“Got to watch my weight. Because I’m on the telly, you see.” Gregg Wallace – of MasterChef fame – laughs and shrugs. We are sitting in his eponymous south London restaurant, where he’s just had lunch. “I’m working out the calories of what I’ve just eaten. Gotta keep to 2,000 calories a day. On MasterChef, I reckon each tasting is about 50 calories per mouthful.”
He says he goes to the gym three times a day. Then he tells me he has spreadsheets accounting for every single one of his enterprises (which include two restaurants, a small fruit-and-veg business, a farm, plus all the telly stuff). He knows exactly what his money is doing at any single moment of the day. He understands his name, and his fame. He is a proudly self-made man with a keen understanding of his own graft and achievements.
“My fear of poverty is slowly dwindling,” says Wallace, 47, who left school at 14 with very little and now has rather a lot. “I don’t believe in fate. But I was acutely aware that I had less than everyone else. And that left a mark on me.”
A self-confessed amateur historian with a burning family solidarity, perhaps piqued by the devastating teenage discovery that his father was his mother’s long-term boyfriend, not his dad (who was at that point divorcing his mum), it was inconceivable that when Who Do You Think You Are? came calling, Wallace would send the programme-makers away.
Of course, he hoped that the show would uncover something noble, dashing, enterprising. Perhaps, he thought, he might discover that his unexpected father had relations who figured importantly in the Napoleonic wars or the Russian Revolution. He certainly never envisaged the show would bring him to a sense of shame. Or reduce him to tears…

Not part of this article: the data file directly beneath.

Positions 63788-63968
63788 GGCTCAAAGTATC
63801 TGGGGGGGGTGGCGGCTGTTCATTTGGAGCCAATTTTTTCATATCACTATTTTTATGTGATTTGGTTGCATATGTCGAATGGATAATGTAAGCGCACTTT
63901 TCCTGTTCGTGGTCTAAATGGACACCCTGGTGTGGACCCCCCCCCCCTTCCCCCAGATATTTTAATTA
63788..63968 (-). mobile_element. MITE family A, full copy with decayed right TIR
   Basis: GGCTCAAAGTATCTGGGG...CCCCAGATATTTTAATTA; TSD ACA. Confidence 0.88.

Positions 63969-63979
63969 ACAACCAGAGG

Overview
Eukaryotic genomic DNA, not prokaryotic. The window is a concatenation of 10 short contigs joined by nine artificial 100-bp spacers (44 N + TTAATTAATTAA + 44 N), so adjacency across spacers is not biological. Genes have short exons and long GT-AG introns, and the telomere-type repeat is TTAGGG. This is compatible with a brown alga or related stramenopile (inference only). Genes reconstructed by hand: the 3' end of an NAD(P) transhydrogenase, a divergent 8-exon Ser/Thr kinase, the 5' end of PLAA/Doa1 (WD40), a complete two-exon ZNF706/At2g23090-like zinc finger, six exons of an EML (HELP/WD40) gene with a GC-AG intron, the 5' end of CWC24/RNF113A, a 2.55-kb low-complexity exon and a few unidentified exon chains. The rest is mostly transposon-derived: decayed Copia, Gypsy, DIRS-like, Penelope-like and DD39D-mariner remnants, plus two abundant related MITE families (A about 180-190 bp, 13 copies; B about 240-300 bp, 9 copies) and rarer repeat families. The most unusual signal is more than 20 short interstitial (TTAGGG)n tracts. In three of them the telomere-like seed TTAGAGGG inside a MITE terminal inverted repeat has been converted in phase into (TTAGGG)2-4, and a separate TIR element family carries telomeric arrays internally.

Actually, the show does not consider his wedlock-liberated parentage. Instead, this episode traces the fate of Gregg’s maternal great-grandfather, one Henry Springett, a chap who appears before us in monochrome, wearing a sailor suit.
Not a dashing Captain Springett, but a grimy stoker who went to sea in a steam-powered decoy boat during the First World War. Deliberately concealed as a merchant ship in order to foil, and destroy, U-boats, the decoy boat was one of the unsung heroes of the Navy effort. And the stokers were the unsung heroes of the boat itself, shovelling tons of coal into its furnaces all day and night to keep it going.
“Living in that terrific heat, with the fear that you might be blown up at any time” ... Wallace shudders at the imagined picture. That was the least of it, however; outside the war, Wallace finds that Springett is dogged by death, bereavement and disaster. “He suffers more than any human being should endure,” he says, shaking his head.
Springett’s uncovered history devastates Wallace. “Yes, I cried in the show. I did feel a connection with these people.” Celebrity on-camera tears are often vaguely suspect; here, however, Wallace dares the viewer to remain dry-eyed. “Anyone human would be moved.”